Jelly Babies, those iconic and colourful gummy sweets shaped like plump babies, have been a favourite treat for generations. With their unique shape, soft texture, and vibrant fruity flavours, these little delights have captured the hearts and taste buds of people worldwide.
So, let's take a gander at 10 fascinating facts about Jelly Babies...
Jelly Babies have a rich history that dates back to the late 19th century. Originally produced in Lancashire, England, it wasn't until the early 20th century that these sugary confections gained popularity.
In 1864, an Austrian immigrant, labouring at Fryers of Lancashire, unveiled a delectable creation that would eventually become the iconic candy. However, he was, apparently, supposed to create a mould for jelly bears, but the result was more baby-like, and the Jelly Baby was born!
The iconic sweets were initially introduced to the world under the intriguing moniker of "Unclaimed Babies". This early version of the Jelly Baby was larger than the modern commercial version, and they were sold for one farthing each.
In 1918, Bassetts took over the manufacturing process, marketing them as "Peace Babies", which marked the end of World War I, symbolising a sweet return to peace and prosperity.
Production of Peace Babies was halted during World War II. Bassetts reintroduced the sweet as Jelly Babies in 1953.
The process of creating Jelly Babies is a fascinating journey. It begins with mixing sugar, glucose syrup, and water to create a sweet, sticky base. Gelatin is then added to give the candy its signature chewiness. The mixture is flavoured with a variety of fruit extracts and poured into baby-shaped moulds.
After setting, the sweets are dusted with corn starch to prevent them sticking together. The starch is first used to help release the sweets from their mould, with the left-overs used as the dusting - nothing goes to waste! However, the Australian version of Jelly Babies does not typically have this coating.
This video features the fabulous Jelly Baby scenes featuring Tom Baker - enjoy!
Jelly Babies have become more than just a tasty treat; they hold cultural significance in various forms of media. Doctor Who fans, for example, might recognise Jelly Babies as the Fourth Doctor's favourite snack. Tom Baker, who played the Doctor from 1974 to 1981, could be seen offering the sweets to both friend and foe (including Davros!), and his catchphrase was "Would you like a Jelly Baby?".
The sweet has also made appearances in literature and film, cementing its status as a pop culture icon.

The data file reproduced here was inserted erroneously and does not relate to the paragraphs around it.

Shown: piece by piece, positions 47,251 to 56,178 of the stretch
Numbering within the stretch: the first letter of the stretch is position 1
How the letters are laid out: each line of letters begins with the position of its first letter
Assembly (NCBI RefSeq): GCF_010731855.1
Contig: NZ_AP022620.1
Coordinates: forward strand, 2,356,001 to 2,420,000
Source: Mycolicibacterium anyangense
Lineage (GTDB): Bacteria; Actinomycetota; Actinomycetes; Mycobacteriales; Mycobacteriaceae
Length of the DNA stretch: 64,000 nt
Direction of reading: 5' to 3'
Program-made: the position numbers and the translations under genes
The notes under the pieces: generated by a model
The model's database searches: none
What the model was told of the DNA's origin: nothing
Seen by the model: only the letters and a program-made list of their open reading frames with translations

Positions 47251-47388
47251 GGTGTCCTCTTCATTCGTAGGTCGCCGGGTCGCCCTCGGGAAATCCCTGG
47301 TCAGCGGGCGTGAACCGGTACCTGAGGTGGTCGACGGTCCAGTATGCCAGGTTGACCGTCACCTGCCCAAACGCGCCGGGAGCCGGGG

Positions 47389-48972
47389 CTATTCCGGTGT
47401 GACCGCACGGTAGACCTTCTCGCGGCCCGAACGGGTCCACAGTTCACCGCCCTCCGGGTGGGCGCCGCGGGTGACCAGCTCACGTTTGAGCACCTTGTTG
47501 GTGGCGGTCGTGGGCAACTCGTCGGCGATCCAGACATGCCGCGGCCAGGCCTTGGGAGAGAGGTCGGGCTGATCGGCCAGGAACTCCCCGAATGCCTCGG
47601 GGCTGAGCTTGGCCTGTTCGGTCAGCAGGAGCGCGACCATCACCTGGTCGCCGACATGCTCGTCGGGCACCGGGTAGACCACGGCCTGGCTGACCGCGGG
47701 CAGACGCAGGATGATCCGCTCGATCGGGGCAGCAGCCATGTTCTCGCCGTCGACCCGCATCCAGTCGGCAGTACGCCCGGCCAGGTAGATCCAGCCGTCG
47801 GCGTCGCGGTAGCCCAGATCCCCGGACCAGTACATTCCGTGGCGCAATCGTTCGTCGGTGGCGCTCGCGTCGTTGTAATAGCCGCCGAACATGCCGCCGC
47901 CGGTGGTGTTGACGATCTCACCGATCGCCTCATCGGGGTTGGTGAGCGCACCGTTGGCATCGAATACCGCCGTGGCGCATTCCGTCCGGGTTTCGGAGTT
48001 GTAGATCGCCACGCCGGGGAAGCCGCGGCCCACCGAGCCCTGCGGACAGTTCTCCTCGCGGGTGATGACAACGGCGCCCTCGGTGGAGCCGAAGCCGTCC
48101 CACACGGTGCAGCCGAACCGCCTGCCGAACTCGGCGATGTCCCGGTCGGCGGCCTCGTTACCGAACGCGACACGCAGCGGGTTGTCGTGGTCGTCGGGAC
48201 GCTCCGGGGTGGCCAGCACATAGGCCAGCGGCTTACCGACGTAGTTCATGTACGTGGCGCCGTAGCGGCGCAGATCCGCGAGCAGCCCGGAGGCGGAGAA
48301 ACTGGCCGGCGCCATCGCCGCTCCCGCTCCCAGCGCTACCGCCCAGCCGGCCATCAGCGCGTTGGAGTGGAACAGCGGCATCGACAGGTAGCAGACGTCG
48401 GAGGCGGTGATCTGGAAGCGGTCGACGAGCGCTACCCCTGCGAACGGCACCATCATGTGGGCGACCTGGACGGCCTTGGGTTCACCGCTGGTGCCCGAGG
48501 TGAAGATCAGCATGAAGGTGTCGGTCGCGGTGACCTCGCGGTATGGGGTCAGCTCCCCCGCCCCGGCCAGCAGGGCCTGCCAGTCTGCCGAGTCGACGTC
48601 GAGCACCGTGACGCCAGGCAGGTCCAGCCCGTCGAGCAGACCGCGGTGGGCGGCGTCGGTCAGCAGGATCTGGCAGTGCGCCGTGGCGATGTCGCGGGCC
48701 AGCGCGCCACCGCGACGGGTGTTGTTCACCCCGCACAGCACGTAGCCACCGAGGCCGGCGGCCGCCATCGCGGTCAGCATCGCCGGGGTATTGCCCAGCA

In 1989, Bassetts named each of the different babies as follows; Brilliant (red; strawberry), Bubbles (yellow; lemon), Baby Bonny (pink; raspberry), Boofuls (green; lime), Bigheart (purple; blackcurrant), and Bumper (orange). Before 1989, each jelly baby was a uniform shape and did not have a name.
In November 2022, there was a public backlash against the pop star Boy George for eating jelly babies during the 22nd series of the ITV reality show I'm A Celebrity... Get Me Out Of Here! The backlash came because George had publicly announced that he is vegetarian, and that he would be "following a vegan diet" in camp.
But don't worry, this was a positive change. Since this date, the company has included only natural colours and ingredients in their Jelly babies.
The gelatine comes from the ligaments, skins, tendons and bones of cows and pigs, which means that the sweets are definitely not suitable for vegetarians or vegans.
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While Maynards Bassetts are the original and oldest manufacturer of Jelly Babies, there are several other brands also making the iconic sweets.
The German confectionary giant Haribo also make Jelly Babies, and these are available in a range if sizes from small share bags to giant 3kg bulk bags.
Berryman's offer traditional gift jars filled with Jelly Babies, which are highly rated by customers.
The British confectioner Taveners also make the sweet, and small 165g bags of Jelly Babies can be bought from Iceland supermarket.
The fourth Doctor offering his assistant Sarah Jane a Jelly Baby